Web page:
This morning, President Obama announced that he would be assigning the U.S. ambassador to the United Nations Susan Rice to the role of national security advisor, a position left open when Tom Donilon resigned from the post. In her new role, Rice will work directly with President Obama from the White House as his senior advisor on national security matters, and operates from the White House's "Situation Room" during times of crisis.
Rice's name was floated last year as a possible lead contender to become secretary of state when Hillary Clinton retired from the role. But Republicans in the Senate vowed not to confirm her for that position, citing perceived missteps in the Benghazi flap while other conservatives claimed that Susan Rice was a "black radical." Environmentalists also disapproved of Rice for State and accused her of being invested in creating the Keystone XL oil tar sands pipeline that they strongly oppose. She's also been accused of enabling massive violence throughout Africa.
As national security advisor to Obama, she does not need to be confirmed by the Senate nor win the approval of special interests. She's expected to take up the West Wing of the White House in July. She is the third African American to assume this role. The first was Gen. Colin Powell, who served under Ronald Reagon in the late 1980s. Like Powell, Rice is of Jamaican lineage. She is also the second African-American woman for national security advisor, after Condoleezza Rice who served under George W. Bush.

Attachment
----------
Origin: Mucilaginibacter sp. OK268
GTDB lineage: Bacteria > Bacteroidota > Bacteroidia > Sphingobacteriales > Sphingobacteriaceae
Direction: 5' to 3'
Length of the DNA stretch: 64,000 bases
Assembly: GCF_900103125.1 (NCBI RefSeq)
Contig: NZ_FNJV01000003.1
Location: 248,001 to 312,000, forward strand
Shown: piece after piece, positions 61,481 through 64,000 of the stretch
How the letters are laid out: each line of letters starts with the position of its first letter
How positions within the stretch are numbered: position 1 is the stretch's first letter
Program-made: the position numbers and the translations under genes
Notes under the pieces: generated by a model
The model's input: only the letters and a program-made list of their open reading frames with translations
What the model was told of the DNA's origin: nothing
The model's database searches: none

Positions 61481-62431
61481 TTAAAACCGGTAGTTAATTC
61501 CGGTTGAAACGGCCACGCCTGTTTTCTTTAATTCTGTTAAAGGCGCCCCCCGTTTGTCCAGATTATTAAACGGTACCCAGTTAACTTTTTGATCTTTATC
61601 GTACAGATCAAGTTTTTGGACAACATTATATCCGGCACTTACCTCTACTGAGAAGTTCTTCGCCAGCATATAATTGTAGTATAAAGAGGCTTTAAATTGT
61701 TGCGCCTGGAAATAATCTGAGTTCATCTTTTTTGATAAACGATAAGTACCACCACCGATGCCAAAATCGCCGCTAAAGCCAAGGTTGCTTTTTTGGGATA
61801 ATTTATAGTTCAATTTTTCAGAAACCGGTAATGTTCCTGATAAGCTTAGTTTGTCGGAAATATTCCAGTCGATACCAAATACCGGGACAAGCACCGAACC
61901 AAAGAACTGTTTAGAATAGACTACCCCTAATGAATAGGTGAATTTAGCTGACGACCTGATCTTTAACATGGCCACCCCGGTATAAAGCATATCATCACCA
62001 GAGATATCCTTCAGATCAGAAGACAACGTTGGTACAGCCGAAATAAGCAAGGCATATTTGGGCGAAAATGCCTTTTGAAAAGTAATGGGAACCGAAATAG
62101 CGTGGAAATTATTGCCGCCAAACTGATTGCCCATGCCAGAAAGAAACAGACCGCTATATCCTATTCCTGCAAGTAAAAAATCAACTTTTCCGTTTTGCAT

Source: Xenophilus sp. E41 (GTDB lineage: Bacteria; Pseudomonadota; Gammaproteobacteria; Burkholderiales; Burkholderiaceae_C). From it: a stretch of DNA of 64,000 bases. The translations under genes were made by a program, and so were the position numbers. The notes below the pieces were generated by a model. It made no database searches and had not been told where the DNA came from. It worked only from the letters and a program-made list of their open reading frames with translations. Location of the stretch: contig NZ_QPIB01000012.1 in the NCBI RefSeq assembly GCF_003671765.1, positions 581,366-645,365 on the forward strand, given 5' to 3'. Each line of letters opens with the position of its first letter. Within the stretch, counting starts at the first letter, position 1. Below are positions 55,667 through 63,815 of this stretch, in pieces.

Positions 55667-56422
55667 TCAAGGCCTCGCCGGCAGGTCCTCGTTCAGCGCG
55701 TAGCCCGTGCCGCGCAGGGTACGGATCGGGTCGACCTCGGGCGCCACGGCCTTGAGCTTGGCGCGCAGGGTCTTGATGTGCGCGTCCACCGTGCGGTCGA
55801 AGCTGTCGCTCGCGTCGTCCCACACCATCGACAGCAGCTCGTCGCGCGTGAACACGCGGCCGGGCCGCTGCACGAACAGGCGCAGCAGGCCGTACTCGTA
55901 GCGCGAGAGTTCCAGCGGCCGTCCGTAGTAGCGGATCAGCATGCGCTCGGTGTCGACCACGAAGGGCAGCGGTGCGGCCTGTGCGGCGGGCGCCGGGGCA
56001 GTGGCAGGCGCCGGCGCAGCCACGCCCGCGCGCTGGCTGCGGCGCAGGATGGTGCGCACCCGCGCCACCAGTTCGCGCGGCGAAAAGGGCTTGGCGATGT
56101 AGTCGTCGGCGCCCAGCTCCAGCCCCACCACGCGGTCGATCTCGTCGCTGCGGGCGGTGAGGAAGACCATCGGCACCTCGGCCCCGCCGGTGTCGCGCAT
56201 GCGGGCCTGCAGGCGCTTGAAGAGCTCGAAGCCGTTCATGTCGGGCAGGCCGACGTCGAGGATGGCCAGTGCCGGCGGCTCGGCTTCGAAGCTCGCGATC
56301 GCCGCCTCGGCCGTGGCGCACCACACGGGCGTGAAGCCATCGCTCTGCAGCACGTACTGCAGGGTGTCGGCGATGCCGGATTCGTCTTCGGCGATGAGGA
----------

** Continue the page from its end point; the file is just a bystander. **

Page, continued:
Rice will still have to contend with Republicans and conservatives who oppose her on sensitive national security issues like Benghazi.
"She's going to have her plate full, if she's chosen," Sen. Lindsey Graham of South Carolina told The Washington Post. "I will not be petty. I will put my differences on Benghazi aside and work with her."
Filling Rice's U.N. ambassador role is Samantha Power, who formally worked on Obama's National Security Council and has been outspoken on genocide across the globe. Power's nomination will have to be confirmed before the Senate.